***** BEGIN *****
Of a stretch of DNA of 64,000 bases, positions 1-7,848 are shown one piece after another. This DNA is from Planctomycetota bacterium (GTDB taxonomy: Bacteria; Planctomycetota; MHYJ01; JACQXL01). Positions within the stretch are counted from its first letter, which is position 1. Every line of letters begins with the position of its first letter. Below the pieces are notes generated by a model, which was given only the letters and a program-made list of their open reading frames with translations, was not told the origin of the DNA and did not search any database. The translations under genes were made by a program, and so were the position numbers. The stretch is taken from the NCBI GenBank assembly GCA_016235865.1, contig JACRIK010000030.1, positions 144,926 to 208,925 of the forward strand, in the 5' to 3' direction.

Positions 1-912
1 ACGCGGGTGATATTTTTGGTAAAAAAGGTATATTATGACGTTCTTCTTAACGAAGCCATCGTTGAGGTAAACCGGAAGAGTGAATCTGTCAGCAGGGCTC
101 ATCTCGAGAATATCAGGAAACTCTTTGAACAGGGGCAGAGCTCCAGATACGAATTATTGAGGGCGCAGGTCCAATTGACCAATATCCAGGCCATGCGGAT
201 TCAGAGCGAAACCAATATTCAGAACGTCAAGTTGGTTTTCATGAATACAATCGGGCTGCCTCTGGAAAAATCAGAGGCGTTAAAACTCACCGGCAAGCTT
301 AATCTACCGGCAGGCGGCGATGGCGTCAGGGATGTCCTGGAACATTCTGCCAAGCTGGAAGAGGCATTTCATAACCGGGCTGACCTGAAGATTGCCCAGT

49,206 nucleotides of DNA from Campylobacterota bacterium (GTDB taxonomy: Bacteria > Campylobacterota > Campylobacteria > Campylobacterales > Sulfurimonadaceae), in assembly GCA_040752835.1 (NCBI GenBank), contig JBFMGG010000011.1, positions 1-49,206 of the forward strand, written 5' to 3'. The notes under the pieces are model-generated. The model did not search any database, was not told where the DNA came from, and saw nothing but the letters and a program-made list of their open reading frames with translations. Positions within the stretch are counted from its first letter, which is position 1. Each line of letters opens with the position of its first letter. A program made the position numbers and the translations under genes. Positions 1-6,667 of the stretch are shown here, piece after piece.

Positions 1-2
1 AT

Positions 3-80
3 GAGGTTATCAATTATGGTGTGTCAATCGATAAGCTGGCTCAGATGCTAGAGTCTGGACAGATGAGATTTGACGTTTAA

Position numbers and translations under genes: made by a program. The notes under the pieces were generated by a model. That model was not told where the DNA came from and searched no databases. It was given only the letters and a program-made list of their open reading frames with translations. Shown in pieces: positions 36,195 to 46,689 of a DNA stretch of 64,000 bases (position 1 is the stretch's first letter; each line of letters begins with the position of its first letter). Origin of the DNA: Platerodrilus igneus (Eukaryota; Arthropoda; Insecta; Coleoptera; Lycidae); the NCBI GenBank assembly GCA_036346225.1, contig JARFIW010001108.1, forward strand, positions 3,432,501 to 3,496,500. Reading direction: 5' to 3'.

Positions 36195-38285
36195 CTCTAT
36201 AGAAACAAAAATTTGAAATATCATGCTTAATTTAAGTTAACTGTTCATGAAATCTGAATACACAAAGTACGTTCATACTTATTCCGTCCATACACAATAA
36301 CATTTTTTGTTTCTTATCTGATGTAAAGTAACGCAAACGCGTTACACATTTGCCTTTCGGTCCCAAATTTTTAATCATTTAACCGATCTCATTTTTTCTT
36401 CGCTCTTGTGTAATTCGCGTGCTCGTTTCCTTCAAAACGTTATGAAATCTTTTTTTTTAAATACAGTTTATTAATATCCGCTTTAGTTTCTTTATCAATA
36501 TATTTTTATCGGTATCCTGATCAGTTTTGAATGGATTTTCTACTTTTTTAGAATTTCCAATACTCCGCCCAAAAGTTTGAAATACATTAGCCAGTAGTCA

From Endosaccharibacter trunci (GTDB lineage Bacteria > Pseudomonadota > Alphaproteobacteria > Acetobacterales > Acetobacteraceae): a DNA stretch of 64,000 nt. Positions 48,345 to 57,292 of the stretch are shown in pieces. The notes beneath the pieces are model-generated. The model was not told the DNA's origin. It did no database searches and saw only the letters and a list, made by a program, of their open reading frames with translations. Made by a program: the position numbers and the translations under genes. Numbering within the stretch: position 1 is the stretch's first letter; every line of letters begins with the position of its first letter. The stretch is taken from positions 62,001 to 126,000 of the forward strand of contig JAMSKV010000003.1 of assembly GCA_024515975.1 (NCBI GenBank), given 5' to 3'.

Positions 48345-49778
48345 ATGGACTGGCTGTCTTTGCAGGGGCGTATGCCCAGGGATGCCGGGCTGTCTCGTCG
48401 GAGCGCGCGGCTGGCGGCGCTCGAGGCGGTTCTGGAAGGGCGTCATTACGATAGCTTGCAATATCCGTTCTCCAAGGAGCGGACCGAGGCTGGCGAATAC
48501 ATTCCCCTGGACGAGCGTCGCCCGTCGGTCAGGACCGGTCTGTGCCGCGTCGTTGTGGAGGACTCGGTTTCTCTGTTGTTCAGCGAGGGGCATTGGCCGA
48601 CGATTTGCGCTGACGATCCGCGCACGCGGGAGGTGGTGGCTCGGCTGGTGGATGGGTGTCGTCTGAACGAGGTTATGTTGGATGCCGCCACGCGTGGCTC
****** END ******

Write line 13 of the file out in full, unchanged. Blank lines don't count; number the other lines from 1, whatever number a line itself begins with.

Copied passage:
Positions 36195-38285